All the trucks in our photos today share one common feature: they all would have been gasoline powered. More fuel efficient diesels might have been finding increased favor amongst common carriers in the nineteen-fifties, but the big car hauling fleet operators would stick with the less expensive gas powerplants for a few years yet.
These all used inline sixes except for the 1956 Ford C800 “Big Job” hauling the Edsels, below, which would have employed a 332 cubic inch, 212 horsepower version of the Lincoln Y-block V-8. The 1954 GMC at the top likely had either a 270 or 302 cubic inch OHV under the driver’s feet. The 270 was introduced in 1941 and a version of it remained in production until 1962.
The 1953 Dodge B-4-HA-128 two-ton in the first thumbnail photo used a DeSoto-derived 251 cubic inch flathead six to deliver its load of 1954 Plymouth sedans. Three car trucks like this were used for local deliveries in Detroit and the suburbs. The International hauling the 1955 Nashes on the right above appears to be an L-180, although it is difficult to pinpoint the precise year and model. Either a Black Diamond 282 or Red Diamond 372 OHV six was probably used in the truck seen here.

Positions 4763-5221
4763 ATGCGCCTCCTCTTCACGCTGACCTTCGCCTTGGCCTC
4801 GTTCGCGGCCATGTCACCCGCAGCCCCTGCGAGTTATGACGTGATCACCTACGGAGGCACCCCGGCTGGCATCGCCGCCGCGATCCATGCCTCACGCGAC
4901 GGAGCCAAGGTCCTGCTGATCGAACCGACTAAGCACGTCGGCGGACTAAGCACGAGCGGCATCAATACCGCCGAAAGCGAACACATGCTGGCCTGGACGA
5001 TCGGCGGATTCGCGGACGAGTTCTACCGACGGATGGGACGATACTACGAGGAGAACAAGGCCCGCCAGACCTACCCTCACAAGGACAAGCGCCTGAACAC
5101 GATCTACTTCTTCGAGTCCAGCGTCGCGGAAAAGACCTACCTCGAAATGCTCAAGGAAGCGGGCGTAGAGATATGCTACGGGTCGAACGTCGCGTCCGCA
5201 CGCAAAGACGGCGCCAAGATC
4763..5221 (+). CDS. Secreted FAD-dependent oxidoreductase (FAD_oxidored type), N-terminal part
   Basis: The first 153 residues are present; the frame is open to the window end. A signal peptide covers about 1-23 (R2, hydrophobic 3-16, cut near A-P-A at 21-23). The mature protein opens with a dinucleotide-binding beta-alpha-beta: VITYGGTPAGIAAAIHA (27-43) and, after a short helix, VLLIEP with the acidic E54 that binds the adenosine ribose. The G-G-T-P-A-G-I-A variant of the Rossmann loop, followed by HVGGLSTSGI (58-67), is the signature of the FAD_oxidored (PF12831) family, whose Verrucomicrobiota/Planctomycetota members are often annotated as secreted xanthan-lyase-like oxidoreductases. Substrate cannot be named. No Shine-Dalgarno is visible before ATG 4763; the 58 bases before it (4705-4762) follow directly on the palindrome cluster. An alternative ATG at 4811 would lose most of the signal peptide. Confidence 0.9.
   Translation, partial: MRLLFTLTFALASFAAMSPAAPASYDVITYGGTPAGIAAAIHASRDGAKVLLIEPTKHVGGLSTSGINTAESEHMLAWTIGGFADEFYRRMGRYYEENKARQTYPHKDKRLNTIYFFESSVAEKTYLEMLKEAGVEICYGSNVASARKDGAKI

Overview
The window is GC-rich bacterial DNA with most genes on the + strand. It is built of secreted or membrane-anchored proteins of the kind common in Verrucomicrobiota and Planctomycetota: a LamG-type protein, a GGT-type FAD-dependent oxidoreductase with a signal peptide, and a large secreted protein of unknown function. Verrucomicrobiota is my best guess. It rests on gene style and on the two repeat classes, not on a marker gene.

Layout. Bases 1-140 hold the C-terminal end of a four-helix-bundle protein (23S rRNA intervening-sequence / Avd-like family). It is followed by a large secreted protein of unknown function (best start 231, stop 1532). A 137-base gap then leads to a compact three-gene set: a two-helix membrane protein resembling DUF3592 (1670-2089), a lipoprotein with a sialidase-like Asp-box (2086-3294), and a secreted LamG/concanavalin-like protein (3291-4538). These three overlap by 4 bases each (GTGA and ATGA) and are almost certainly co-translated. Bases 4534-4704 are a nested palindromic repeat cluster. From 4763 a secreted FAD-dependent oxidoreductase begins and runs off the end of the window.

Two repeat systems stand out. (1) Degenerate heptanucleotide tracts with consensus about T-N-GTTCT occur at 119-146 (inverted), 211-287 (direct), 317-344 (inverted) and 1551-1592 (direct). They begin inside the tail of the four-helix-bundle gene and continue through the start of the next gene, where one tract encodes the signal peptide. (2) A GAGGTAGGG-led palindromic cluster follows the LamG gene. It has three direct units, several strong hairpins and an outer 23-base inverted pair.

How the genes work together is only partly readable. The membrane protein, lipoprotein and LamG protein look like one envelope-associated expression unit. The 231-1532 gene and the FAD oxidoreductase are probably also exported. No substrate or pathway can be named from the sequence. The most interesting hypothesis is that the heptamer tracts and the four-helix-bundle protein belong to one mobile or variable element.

Finally, the 1954 Chevrolet below carrying a load of the maker’s 1955 cars would have been running a 261 cubic inch OHV six. While horsepower only ran between 118 and 165 on these low revving engines, it was their torque and the driver’s skill with the clutch and shifter that delivered the goods. You can find the first three parts of this series here. Photos courtesy of Dick Copello.